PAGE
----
IBEW’s Stephenson: ‘RTW’ laws don’t work

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In RTW states, employees earn much less

Long-shot efforts to roll back so-called “right-to-work” laws in Michigan and Virginia aren’t likely to level the playing field for working people this year, but a new study provides fresh ammunition for pro-union lawmakers in the fight for repeal.

The study, released earlier this year by the Illinois Economic Policy Institute and the Project for Middle Class Renewal at the University of Illinois at Urbana-Champaign, lays out how, on a number of metrics, states with “right-to-work” laws come up short. From lower wages to less community engagement, states with these deceptively named laws are failing working families.

Researchers looked at data dating back to 2008 to determine the impact of “right-to-work” laws on state economies and worker well-being. What they found paints a bleak picture. The 27 U.S. states that have enacted “right-to-work” laws saw slower economic growth, lower wages, higher consumer debt, worse health outcomes and lower levels of civic participation than states that do not have such laws.

“This new study shows what we’ve known all along, that ‘right-to-work’ doesn’t, in fact, work,” said Lonnie R. Stephenson, president of the International Brotherhood of Electrical Workers (IBEW).

“It doesn’t help people and it doesn’t help states. Instead, these laws prop up a corporate bottom line — usually at the expense of the workers that make their profits possible.”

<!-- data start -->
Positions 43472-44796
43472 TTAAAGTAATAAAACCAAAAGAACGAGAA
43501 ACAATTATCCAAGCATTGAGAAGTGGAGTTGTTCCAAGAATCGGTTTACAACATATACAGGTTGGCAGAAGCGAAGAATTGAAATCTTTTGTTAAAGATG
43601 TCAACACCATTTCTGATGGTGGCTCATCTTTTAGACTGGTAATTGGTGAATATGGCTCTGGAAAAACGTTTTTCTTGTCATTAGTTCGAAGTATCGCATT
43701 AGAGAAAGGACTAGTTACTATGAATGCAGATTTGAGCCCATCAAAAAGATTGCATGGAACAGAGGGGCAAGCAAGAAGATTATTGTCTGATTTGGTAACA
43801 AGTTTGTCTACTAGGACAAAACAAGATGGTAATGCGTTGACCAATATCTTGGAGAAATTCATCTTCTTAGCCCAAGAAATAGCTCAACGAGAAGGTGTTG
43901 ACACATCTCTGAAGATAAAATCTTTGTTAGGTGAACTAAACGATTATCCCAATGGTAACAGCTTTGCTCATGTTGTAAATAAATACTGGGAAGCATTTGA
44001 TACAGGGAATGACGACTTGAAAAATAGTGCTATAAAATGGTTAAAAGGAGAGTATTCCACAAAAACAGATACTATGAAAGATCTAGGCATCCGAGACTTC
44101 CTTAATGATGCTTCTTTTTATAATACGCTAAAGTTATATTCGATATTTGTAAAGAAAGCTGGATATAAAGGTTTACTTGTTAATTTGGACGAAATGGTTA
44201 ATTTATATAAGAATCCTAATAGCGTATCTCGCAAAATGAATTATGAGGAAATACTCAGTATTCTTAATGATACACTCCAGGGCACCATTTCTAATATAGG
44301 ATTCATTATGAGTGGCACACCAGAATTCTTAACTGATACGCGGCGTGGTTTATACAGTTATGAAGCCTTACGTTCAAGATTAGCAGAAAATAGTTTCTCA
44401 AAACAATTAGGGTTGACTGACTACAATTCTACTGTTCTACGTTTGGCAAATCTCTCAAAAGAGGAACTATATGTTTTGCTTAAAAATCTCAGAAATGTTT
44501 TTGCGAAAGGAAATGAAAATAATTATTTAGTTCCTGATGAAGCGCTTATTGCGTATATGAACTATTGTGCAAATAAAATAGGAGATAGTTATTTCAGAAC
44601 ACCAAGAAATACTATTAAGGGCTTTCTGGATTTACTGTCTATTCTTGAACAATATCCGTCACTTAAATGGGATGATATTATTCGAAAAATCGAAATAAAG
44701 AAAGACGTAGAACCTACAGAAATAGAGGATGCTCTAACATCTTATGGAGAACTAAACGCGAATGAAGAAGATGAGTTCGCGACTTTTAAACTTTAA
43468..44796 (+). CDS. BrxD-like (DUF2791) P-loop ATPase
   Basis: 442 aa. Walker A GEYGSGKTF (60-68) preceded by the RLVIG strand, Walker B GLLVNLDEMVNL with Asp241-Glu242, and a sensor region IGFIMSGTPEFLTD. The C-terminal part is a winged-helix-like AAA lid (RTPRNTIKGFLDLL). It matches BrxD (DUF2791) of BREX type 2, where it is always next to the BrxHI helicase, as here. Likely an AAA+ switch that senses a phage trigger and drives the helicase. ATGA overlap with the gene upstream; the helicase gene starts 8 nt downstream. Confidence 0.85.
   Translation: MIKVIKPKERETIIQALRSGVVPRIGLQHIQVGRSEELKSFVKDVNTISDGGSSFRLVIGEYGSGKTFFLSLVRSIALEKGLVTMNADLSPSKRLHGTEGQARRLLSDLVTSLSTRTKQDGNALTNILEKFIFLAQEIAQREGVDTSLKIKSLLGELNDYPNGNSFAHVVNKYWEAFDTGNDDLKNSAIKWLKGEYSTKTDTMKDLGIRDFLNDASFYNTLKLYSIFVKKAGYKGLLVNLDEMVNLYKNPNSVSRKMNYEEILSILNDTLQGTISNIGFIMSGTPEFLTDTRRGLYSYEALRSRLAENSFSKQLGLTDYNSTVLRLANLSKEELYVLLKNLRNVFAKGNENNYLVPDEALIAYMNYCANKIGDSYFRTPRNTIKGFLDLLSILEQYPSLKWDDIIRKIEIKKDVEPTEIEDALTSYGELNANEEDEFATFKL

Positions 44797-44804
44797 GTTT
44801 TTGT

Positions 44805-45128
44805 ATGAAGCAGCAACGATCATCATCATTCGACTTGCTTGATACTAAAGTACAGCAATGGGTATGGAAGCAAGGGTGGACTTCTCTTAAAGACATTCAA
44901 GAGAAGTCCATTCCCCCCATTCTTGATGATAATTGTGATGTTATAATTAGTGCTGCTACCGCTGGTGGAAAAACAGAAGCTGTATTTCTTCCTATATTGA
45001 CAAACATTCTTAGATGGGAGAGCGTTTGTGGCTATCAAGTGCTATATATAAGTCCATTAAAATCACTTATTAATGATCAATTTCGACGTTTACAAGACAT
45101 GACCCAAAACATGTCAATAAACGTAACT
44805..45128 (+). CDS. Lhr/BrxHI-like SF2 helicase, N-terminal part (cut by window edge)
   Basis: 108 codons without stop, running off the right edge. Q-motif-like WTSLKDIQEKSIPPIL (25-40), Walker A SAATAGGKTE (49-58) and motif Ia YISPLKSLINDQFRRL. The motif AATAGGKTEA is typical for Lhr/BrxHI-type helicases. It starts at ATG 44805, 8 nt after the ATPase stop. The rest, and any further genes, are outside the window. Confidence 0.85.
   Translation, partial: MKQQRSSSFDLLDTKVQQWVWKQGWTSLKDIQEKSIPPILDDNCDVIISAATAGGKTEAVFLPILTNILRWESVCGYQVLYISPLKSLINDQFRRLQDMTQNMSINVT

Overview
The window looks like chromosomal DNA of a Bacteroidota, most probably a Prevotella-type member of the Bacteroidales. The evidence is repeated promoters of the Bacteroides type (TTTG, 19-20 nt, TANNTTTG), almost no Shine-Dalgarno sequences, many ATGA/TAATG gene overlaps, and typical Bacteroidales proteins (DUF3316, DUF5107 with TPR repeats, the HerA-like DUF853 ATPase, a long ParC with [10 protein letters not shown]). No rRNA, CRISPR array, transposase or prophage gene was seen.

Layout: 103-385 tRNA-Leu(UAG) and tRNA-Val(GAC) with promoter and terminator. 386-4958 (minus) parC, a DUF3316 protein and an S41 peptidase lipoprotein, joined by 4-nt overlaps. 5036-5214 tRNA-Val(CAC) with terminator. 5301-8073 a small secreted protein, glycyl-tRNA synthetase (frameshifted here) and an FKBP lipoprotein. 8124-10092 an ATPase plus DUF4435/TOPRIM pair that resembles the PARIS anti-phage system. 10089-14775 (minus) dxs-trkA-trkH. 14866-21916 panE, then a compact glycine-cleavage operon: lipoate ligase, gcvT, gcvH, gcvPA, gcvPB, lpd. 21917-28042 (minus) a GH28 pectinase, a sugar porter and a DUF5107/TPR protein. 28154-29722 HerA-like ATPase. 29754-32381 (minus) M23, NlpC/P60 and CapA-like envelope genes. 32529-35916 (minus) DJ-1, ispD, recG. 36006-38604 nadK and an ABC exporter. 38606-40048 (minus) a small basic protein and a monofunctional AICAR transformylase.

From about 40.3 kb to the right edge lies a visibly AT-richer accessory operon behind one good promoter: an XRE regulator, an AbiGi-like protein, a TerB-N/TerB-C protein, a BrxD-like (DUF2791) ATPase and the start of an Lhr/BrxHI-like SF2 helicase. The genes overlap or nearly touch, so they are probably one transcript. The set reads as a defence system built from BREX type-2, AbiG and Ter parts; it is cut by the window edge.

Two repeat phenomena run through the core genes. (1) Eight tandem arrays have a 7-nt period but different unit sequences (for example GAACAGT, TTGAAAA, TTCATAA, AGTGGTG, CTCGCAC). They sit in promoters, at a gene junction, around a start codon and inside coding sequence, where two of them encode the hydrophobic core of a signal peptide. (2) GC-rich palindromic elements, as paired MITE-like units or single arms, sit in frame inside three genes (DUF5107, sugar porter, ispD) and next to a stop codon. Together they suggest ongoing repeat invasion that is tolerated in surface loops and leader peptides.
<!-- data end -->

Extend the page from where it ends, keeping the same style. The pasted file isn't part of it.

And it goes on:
According to the analysis, “right-to-work” states have three percent lower hourly wages on average, five percent less health insurance coverage and eight percent less retirement security.

For construction workers, the pay penalty rises to 11 percent. On average, union households earn between 10 percent and 20 percent more than nonunion households — an income premium that has been consistent since the 1930s.

Free collective-bargaining states also provide more investment in education and worker training, fewer on-the-job fatalities and faster-growing economies. Among the report’s findings was that “right-to-work” states have 31 percent fewer registered apprentices per 100,000 workers and 50 percent more on-the-job fatalities. Apprenticeships also grew faster in union-friendly states, providing more avenues to the middle class.

 

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